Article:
Milhouse in reply to healthguyfsu. | April 14, 2020 at 2:18 pm

            If there’s a bill to vote on, they’ll convene and vote on it. They said so. Now tell me how their convening for any other purpose would help.

        Katy L. Stamper in reply to healthguyfsu. | April 14, 2020 at 1:13 pm

        I dislike using this language, but here he goes again, Mr. M being a haughty ass.

          He does make a salient point, though. You don’t bring them back to just have them give floor speeches. There would be no committee hearings and no in-person meetings with anyone other than staff and other members. That is the majority of what most of them do every day when Congress is in session. Not only that, bring Congress back into session and you’re getting several thousand other people showing up too: the support staff, a larger cadre of police, the maintenance people, etc.

          The DC metro area is still a hotspot. To have the lot of them in DC without them actually having something of import to vote on isn’t worth the time, expense, or health risk. With the advent of modern technology, they can do a lot of work, like holding meetings or getting involved in the negotiation of bills, while from home.

            Katy L. Stamper in reply to p. | April 14, 2020 at 6:05 pm

            Hi P,

            I think you mistook me. When it comes to Mr. M, I’m like a police officer that gives you a ticket just because he doesn’t like your attitude.

            I’m no police officer, but Mr. M exudes an obnoxious haughty attitude, deigns to end discussions peremptorily, and thus, I don’t care if he tells us who cured cancer (‘coz he sure ain’t gonna be him), I’m downvoting him.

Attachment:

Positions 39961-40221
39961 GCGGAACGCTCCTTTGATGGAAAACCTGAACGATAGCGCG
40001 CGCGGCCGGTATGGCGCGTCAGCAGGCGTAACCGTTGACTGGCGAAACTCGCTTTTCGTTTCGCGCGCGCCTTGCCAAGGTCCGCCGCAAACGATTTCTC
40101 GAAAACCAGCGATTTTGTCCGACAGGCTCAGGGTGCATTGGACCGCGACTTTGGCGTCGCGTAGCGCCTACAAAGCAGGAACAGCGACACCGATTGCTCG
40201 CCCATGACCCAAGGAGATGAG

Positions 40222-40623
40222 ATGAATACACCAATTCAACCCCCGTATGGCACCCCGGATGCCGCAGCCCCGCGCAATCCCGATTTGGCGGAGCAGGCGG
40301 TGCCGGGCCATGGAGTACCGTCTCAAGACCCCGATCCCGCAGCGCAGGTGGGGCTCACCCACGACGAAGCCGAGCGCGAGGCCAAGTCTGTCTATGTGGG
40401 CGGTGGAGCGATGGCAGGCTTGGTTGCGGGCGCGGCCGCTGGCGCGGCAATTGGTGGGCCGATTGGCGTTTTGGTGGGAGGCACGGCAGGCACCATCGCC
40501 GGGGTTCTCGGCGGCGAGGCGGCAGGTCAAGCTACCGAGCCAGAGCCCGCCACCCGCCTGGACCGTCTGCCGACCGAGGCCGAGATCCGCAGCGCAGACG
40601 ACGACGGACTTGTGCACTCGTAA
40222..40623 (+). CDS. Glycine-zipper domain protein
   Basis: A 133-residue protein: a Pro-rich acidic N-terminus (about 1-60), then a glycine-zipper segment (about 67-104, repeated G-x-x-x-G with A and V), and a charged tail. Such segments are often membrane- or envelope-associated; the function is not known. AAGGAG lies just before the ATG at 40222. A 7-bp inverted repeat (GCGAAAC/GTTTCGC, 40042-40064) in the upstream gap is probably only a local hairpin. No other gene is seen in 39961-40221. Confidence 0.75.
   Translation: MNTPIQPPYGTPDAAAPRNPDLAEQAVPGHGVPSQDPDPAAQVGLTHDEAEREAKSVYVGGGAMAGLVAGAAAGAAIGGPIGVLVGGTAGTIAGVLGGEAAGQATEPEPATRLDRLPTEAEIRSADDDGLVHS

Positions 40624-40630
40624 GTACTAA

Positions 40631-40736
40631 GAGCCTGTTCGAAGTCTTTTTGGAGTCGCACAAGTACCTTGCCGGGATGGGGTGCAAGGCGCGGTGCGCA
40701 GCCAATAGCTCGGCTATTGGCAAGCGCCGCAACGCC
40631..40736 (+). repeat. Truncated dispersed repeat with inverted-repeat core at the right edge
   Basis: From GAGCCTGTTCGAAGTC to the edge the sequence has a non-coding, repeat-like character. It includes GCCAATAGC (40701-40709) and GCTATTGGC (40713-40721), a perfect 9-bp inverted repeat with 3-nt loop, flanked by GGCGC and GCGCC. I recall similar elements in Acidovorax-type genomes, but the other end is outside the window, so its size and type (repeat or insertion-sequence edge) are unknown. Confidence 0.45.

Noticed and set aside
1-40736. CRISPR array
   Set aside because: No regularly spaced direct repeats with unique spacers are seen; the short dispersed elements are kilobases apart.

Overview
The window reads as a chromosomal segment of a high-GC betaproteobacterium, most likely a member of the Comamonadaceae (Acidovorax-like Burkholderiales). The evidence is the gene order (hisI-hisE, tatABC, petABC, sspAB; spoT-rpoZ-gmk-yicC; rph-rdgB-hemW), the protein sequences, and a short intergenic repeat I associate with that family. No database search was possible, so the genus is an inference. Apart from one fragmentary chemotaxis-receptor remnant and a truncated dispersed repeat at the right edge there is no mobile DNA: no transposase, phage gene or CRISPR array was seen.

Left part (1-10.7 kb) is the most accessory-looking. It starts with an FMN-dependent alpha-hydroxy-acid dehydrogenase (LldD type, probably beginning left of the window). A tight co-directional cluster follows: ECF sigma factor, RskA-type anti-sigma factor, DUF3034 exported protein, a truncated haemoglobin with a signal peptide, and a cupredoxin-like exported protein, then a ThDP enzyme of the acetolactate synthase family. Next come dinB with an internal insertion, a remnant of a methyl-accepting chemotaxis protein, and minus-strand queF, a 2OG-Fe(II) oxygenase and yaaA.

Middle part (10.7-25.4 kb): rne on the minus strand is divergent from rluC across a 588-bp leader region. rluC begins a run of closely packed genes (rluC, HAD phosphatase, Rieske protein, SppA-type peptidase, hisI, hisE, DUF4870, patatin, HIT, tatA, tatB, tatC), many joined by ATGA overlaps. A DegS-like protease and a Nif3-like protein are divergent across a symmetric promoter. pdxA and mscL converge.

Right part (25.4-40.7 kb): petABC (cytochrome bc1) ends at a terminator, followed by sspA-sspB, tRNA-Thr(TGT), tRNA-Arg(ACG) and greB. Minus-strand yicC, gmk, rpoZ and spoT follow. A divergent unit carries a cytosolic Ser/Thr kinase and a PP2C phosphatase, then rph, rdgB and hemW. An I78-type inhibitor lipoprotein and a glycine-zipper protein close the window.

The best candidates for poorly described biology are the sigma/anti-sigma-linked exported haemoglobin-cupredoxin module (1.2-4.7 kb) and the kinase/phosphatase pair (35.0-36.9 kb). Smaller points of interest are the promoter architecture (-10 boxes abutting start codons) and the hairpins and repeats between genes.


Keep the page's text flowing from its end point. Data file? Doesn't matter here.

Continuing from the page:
If he wants to pay me to tolerate his baloney, then I’ll quit downvoting him and pointing out what an obnoxious piece of work he is.

    My House district switched to D in 2018. The Rep sent an email about having a town hall tonight. I just submitted a question about the delay to May 4th. I might actually listen into the session.

    I suspect that the Ds will spend the time crafting an even larger bill than the list of demands that Pelosi brought up with the last bill.

    Joe-dallas | April 14, 2020 at 9:55 am

    The house can not screw things up and make worse when they are not in session

    This gives them more time to campaign and fund raise at home.
    The electorate needs to send a loud and strong message, vote them out, show them who holds the real power instead of being just a member of the corrupt flock.
    We love to complain about them yet the same ones stay in office, often decade after decade.

    thad_the_man | April 14, 2020 at 10:32 am

    Does Trump have the power to call Congress in emergency session?

    If so then call them back. When in session, it turns out that several pages or assistants have COVID. Trump then puts Congress in isolation, with the condition they stay in Washington.

    Find some sort of accommodations and keep them there until they all develop immunity.

      Milhouse in reply to thad_the_man. | April 14, 2020 at 10:39 am

      “He may, on extraordinary occasions, convene both houses or either of them; and in case of disagreement between them with respect to the time of adjournment he may adjourn them to such time as he shall think proper.”

      So yes, but what would be the point? What good could it achieve?

      gbm in reply to thad_the_man. | April 14, 2020 at 10:41 am

      U.S. Constitution – Article 2 Section 3

      He shall from time to time give to the Congress Information of the State of the Union, and recommend to their Consideration such Measures as he shall judge necessary and expedient; he may, on extraordinary Occasions, convene both Houses, or either of them, and in Case of Disagreement between them, with Respect to the Time of Adjournment, he may adjourn them to such Time as he shall think proper; he shall receive Ambassadors and other public Ministers; he shall take Care that the Laws be faithfully executed, and shall Commission all the Officers of the United States.